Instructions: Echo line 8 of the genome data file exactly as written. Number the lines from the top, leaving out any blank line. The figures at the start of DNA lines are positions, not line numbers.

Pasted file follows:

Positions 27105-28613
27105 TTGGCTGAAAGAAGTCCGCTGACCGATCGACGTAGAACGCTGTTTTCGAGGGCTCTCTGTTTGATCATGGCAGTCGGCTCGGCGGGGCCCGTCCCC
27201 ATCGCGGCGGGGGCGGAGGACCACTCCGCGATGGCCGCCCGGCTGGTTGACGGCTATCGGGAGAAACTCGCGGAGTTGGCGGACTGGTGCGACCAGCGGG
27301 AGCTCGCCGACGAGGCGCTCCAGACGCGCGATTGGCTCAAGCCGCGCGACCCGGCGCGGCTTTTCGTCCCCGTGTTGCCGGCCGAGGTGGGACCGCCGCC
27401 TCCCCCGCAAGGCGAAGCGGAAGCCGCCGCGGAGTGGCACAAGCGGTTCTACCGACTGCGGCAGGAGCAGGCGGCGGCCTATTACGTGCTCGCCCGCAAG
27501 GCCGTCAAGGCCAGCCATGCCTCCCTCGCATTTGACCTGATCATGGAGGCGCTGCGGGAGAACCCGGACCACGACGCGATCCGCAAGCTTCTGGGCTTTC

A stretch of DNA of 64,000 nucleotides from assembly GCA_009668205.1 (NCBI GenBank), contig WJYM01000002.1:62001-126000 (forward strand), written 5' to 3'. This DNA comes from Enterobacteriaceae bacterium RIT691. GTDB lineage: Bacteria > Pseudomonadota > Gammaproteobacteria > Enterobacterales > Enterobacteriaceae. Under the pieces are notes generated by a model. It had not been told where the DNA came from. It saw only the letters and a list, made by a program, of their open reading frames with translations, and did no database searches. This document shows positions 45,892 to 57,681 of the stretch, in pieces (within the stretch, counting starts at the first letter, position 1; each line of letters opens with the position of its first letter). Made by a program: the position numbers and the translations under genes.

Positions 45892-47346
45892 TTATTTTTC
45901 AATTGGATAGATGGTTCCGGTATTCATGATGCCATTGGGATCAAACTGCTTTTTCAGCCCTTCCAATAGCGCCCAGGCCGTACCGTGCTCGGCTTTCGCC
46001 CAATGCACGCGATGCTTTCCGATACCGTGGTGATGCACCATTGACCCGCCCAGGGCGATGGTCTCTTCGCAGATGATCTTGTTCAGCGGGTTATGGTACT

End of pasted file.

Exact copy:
Positions 45892-47346